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I was told by some fellow "master painters" at my hobby store, that I should try Reaper's line of Pro Paints. I ended up buying one of their sets, and I tried to paint a Tau Pathfinder with a Rail Rifle. Now, I don't know if it's just the metal of the model, or my GW White Primer underneath, but the Pro Paints are rubbing off while I paint them.
Does anyone have any advise on these paints? I want to paint my future Tau Army like Blood Angels, and I think I might stick with GW paints, if these don't pan out.
I hope people are having fun.
Here is some information that comes right from the source. This is a posting from the minipainter yahoo group from Anne Foerster. Maybe this will clear up any questions that you have on how the Reaper pro paints work:"Hello everyone!
It's been ages since I posted on here but a friend of mine forwarded
me this thread, and I thought I would speak up to correct some
erroneous information on the Reaper Master Series Paints. For those
who don't know me, I'm Reaper's on-staff painter; I also designed the
RMS paint line, and still mix all the prototypes from the ground
1. Flow Improver *is* present in RMS paints, so that's why they flow
a bit better out of the bottle and have excellent pigment suspension
2. You will always get better coverage out of a vinyl base, which is
what VMC uses for their paints. We chose to go with an Acrylic/Latex
blend instead, because the other characteristic of vinyl is that it
rubs off very easily. This drives me bonkers! Most of the
intermediate to advanced-level painters I know aren't concerned with
coverage so much since we're thinning the paint to attain a smooth
basecoat anyway (if you thin MSP 3:1 paint to water, you should be
able to achieve a smooth, even, nicely-covering basecoat in two
layers), so we went for adhesion over coverage.
3. When you're not using a vinyl base, coverage is very dependent on
pigmentation and the qualities of the pigments that you're using.
White, black, ochre and brown oxides cover; blue, green, red and
yellow not so much. Many companies are forced to add a bunch of
white, black, grey or ochre to their colors to attain coverage, but
this mutes the color substantially (you can see this in some VMC reds
and yellows, which have a lot of white, and in the muted tones of
some of the Reaper Pro Paints colors). We again tried to compromise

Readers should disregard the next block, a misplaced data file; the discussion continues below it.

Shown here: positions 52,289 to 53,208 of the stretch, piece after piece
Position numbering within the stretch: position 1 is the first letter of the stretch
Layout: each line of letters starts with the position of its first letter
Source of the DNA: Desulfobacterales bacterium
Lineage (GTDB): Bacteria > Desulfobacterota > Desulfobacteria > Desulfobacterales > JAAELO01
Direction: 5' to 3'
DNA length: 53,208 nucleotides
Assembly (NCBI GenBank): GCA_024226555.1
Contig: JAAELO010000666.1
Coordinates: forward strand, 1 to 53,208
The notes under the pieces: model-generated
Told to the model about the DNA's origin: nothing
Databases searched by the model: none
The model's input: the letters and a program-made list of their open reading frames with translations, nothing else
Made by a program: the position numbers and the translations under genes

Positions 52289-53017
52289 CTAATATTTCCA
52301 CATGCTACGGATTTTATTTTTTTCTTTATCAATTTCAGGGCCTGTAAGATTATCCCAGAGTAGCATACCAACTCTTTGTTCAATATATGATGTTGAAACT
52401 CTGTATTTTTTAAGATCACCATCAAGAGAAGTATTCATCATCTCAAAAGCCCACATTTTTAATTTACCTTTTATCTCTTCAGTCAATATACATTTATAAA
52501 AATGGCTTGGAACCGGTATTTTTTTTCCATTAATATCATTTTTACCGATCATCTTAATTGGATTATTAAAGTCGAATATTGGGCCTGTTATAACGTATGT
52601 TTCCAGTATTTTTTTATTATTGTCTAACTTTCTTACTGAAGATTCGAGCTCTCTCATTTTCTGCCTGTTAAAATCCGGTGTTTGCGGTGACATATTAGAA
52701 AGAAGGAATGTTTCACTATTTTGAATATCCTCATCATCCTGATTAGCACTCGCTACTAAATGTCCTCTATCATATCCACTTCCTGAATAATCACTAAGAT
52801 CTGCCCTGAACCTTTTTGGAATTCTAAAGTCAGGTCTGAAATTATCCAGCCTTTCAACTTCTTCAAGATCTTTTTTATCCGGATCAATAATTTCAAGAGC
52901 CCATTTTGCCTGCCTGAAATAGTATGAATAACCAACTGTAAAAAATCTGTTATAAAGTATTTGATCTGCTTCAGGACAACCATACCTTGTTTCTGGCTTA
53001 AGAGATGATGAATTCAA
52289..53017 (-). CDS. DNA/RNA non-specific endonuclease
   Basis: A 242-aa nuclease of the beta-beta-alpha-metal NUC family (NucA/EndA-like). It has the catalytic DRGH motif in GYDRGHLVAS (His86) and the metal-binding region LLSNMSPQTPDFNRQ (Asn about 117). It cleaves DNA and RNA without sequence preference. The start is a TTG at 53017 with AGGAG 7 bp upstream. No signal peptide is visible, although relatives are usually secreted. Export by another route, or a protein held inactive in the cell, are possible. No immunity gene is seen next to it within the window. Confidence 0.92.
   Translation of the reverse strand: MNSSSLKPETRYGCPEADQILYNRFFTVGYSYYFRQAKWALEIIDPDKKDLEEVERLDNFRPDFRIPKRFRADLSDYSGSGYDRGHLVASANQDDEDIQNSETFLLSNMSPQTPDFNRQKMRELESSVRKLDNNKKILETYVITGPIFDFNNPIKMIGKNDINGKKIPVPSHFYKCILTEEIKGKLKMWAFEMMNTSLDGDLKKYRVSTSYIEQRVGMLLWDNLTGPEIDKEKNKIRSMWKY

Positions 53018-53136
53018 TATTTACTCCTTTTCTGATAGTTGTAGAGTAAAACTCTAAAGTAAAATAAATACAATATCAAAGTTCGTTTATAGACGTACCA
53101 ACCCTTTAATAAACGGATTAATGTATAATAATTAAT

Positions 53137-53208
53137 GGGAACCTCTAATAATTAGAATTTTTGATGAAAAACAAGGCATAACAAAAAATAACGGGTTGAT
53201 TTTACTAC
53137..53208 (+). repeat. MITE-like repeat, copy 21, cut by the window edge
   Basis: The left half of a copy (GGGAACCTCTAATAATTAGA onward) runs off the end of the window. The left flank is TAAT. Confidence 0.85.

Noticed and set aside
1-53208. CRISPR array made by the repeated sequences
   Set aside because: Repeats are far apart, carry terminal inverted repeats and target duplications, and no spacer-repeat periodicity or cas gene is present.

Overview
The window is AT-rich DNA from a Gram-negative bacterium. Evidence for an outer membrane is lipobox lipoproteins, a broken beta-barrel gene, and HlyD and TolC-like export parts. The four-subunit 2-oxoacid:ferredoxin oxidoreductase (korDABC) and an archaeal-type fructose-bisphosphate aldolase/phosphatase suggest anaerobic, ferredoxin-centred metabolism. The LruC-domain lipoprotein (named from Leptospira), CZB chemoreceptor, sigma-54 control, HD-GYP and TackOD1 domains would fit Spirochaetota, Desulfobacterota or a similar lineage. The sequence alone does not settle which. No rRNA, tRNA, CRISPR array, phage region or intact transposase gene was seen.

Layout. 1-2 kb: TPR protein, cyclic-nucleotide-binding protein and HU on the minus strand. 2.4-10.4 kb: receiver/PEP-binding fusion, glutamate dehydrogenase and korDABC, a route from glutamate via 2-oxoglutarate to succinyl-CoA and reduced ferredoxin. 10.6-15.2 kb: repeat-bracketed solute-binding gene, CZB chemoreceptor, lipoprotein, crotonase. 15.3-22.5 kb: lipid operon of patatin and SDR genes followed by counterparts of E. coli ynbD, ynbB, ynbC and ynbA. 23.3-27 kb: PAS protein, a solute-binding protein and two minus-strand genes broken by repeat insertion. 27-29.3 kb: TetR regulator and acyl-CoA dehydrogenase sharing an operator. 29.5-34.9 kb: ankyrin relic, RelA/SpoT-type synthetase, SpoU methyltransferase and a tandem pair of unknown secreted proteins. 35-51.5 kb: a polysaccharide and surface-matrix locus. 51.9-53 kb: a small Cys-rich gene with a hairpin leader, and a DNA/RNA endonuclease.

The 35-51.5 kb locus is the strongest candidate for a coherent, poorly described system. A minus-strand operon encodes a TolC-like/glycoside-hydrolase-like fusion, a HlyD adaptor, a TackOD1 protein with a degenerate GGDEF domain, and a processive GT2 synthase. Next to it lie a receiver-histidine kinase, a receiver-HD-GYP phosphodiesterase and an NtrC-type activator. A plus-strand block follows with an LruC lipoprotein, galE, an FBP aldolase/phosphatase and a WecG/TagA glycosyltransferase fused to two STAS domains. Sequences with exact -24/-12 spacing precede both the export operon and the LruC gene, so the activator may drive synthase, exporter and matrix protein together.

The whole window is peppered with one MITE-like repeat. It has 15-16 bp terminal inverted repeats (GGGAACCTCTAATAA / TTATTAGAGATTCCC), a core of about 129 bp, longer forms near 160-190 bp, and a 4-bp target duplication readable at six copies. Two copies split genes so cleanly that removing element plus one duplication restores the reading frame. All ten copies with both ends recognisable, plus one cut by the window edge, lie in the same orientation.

on this by loading up the pigment on many of the bright or intense
colors, and if we had to mute I tried to work in a brighter color in
the Clear Brights series later on in the line for those who wanted
the bright and didn't care about coverage, or so you could paint
normally with the muted but covering colors and then glaze with the
Clears to bring up the intensity. Just as an aside, you can kinda
tell how much pigment a paint has in it by how much it affects
another paint when you mix the two. If you add a drop of RMS Pure
White or VMC White to a GW color, you'll find it drastically affects
the mix, whereas adding GW Skull White to a VMC or RMS paint will
usually require a lot more white.
4. If anything, RMS are *over* pigmented (especially in the later
series where I actually knew what I was doing! ;D). We actually do
lose money on several of these paints! If you're noticing a lack of
coverage, it will be in the bright, intense hues where we chose not
to add a muting color. I keep full sets of GW, VMC, and VGC on hand
here at Reaper, and I compare coverage in like colors whenever
possible; I try to get as close as we can without the vinyl base.
5. Finally--if you have comments, complaints or questions about
MSP's, come to www.reapermini.com/forum and scroll down to the
Painting Tips forum. I hang out there, and if you put MSP in the
title or subtitle I'll see it! I would love to take feedback and
address your concerns. We also have an equivalency chart posted
in that forum for GW to MSP conversions.
Anyhoo, thanks for letting me rant, guys--please do give us feedback
in the forum over at Reaper, I read it all and I do actually make
adjustments in response to what our customers say. We're always
working to improve the line!
Reaper Miniatures, Lead Staff Painter, Paint Line Designer"
I'm just going to use GW paints, I know they work, and these ones are causing me too much work.
I hope people are having fun.
That's frustrating to have paint rub off--I use Reaper paints and GW inks. I've never had a problem with Reapers before, did you let them dry? They do take a little bit longer than GW.
I like Reaper because you can thin it down a lot with water and it still doesn't get blotchy. After priming, I'll usually use three watered down layers for the base coat.
Last edited by TheManichaean; November 8th, 2005 at 15:56.
Your logic is insane and happenstance.